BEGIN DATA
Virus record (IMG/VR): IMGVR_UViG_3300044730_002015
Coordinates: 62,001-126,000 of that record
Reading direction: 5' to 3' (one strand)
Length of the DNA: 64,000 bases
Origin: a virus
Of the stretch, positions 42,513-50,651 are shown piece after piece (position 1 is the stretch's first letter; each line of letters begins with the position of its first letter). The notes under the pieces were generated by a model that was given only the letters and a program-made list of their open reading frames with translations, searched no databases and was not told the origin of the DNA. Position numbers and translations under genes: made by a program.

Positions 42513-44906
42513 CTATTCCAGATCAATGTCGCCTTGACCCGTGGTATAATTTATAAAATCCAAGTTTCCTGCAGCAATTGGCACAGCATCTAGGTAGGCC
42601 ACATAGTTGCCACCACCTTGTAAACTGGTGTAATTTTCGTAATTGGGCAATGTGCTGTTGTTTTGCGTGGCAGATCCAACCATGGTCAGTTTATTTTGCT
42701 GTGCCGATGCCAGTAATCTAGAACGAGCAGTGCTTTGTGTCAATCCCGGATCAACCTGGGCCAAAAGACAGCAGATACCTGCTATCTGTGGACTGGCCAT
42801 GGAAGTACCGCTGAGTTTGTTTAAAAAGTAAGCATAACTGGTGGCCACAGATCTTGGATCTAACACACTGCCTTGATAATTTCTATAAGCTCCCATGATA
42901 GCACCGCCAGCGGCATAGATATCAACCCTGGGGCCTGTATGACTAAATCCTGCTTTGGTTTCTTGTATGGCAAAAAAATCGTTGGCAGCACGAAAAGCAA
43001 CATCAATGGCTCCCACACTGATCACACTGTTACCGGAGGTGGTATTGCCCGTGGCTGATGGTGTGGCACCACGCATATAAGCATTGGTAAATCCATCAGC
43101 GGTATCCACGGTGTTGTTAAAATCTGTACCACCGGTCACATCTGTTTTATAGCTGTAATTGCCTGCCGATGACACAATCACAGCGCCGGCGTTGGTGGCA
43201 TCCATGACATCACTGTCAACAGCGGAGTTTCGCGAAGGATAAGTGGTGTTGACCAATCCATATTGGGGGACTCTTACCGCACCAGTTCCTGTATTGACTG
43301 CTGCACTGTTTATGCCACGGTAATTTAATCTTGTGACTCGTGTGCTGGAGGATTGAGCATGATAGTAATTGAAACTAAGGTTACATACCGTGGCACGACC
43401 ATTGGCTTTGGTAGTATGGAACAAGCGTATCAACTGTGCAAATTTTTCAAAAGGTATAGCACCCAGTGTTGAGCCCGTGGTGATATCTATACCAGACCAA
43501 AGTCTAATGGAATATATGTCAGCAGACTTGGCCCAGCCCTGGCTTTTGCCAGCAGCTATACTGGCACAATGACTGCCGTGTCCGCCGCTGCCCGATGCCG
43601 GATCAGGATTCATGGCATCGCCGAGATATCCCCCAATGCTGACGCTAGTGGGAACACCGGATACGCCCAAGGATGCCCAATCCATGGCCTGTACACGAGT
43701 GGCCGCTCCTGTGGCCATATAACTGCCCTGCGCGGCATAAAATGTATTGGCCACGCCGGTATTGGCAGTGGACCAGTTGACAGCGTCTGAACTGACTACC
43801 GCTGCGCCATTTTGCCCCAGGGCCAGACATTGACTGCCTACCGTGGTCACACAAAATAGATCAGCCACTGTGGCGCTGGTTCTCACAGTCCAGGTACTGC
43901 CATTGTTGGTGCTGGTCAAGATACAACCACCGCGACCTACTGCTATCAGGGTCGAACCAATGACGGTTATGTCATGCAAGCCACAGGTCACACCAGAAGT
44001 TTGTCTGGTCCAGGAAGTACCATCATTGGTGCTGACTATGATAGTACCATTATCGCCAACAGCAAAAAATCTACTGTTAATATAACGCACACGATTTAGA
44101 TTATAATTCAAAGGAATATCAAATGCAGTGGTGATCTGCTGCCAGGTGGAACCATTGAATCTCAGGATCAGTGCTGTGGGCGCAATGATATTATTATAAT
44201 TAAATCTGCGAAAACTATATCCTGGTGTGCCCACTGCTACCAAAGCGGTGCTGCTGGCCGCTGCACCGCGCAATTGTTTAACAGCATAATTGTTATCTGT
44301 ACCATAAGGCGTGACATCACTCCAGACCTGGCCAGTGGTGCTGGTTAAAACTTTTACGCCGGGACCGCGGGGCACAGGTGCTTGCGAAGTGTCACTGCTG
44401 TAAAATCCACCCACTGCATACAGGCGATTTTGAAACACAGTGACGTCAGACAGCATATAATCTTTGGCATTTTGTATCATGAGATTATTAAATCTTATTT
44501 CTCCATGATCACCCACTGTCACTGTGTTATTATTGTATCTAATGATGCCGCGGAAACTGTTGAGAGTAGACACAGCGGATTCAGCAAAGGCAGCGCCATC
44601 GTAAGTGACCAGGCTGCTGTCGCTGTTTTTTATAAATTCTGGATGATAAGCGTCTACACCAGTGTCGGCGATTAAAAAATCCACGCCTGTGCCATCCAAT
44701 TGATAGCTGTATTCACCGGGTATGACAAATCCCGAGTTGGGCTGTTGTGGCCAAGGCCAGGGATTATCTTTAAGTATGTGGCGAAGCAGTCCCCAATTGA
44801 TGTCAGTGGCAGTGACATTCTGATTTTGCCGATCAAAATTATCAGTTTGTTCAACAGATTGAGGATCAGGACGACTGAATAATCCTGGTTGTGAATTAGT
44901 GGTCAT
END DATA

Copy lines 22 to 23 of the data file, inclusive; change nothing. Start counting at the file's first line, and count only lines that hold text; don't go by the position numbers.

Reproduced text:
43901 CATTGTTGGTGCTGGTCAAGATACAACCACCGCGACCTACTGCTATCAGGGTCGAACCAATGACGGTTATGTCATGCAAGCCACAGGTCACACCAGAAGT
44001 TTGTCTGGTCCAGGAAGTACCATCATTGGTGCTGACTATGATAGTACCATTATCGCCAACAGCAAAAAATCTACTGTTAATATAACGCACACGATTTAGA